Offshore wind requires capabilities that are a long way from the world of onshore renewables. This is an environment of ports, shipping and helicopter charter, undersea survey and cabling, maritime supply and safety - and, ultimately, managing risk at sea. This still new industry looks set to test technology, logistics, supply chains and people to the limit.
Step one on the supply chain is procuring the assets needed on a wind farm, starting with turbines - blades, towers and gearboxes. There are currently 45 companies manufacturing wind turbines in 17 countries. Not all are suitable for offshore deployment, however.
Production of offshore wind turbines is often seen as a supply chain constraint in Europe. But UK-based BVG Associates, a technical consultancy specialising in the implementation and economics of wind and marine energy generation systems, suggests that no investment beyond plans already in place is needed to meet demand.
Market concentration is high, with only Siemens, Vestas and Repower currently having a proven offshore pedigree. But the availability of turbines for offshore deployment is improving, according to industry association RenewableUK.
Once an offshore wind turbine is built, it needs to be erected in the sea. Most foundations are currently made of steel and based on onshore designs. As water depth and turbine size increase, however, there will likely be a move towards alternative designs, such as jackets, tripods and suction buckets. In deeper waters, floating designs are being considered too, but the supply chain for some of these technologies is still in its infancy.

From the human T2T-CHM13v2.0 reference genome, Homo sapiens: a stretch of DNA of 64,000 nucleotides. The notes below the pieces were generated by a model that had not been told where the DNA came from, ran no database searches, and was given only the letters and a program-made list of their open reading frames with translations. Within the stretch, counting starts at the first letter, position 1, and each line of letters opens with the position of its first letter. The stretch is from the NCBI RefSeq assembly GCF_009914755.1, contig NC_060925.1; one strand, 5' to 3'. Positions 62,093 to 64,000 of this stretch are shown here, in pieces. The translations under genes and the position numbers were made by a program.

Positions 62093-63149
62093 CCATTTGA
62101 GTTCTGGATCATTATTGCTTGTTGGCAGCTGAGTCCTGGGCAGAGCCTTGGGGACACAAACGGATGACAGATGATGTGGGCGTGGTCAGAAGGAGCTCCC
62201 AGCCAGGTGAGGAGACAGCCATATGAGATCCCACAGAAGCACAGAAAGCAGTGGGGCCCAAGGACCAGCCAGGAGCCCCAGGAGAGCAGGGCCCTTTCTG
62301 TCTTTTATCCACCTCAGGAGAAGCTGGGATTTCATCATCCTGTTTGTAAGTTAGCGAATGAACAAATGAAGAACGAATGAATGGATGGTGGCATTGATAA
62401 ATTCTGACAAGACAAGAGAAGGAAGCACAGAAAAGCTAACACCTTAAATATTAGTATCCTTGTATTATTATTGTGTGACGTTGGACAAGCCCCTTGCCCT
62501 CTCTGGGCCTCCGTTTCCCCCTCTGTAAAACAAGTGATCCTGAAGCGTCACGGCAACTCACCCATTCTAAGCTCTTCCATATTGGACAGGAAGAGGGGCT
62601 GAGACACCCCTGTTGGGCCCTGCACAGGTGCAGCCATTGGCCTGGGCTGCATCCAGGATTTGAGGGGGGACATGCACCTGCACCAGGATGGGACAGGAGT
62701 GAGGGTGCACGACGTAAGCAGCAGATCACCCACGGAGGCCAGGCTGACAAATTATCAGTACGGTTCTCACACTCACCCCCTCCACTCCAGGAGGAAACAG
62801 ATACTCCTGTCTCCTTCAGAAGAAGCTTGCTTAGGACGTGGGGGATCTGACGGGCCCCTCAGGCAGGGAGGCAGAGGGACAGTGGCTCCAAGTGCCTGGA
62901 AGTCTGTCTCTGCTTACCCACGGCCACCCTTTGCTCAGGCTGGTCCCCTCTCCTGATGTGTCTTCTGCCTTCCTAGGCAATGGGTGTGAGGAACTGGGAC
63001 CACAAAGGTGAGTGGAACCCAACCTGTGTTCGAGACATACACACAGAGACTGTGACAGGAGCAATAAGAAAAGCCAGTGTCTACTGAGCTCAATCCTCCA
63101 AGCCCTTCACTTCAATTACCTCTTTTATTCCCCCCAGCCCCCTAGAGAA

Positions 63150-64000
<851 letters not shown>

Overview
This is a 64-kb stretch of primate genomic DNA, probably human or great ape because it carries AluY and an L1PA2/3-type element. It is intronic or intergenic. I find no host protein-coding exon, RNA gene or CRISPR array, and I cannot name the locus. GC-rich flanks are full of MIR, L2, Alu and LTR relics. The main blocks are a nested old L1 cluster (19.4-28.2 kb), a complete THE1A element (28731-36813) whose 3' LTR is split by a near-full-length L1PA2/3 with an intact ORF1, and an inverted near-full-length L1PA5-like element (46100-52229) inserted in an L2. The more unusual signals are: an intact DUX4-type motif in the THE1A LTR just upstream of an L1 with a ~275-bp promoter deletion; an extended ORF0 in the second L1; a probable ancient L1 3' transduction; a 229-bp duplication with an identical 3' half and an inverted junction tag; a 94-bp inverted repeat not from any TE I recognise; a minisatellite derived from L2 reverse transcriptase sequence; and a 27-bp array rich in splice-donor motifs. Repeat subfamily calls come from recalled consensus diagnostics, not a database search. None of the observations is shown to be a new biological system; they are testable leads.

As wind projects go further offshore after 2015, BVG anticipates a steep increase in the supply of subsea export cables. Cable installation is not delaying offshore projects, but is a high-risk process that must seek constant improvement. Insurance claims for cable damage and failures are already significant compared with other offshore wind components.
Concerns exist as to whether growing demand for substation transformers and large bearings for wind turbines can be easily met. There are reliability issues in the areas of gearbox failings - especially bearings and cable connections to the generator; generator failures - especially bearings and cable connections; and operator-access limitations.
Wider logistics concerns
Construction ports for European offshore wind are set to rise from three in 2010 to around 17 in 2020.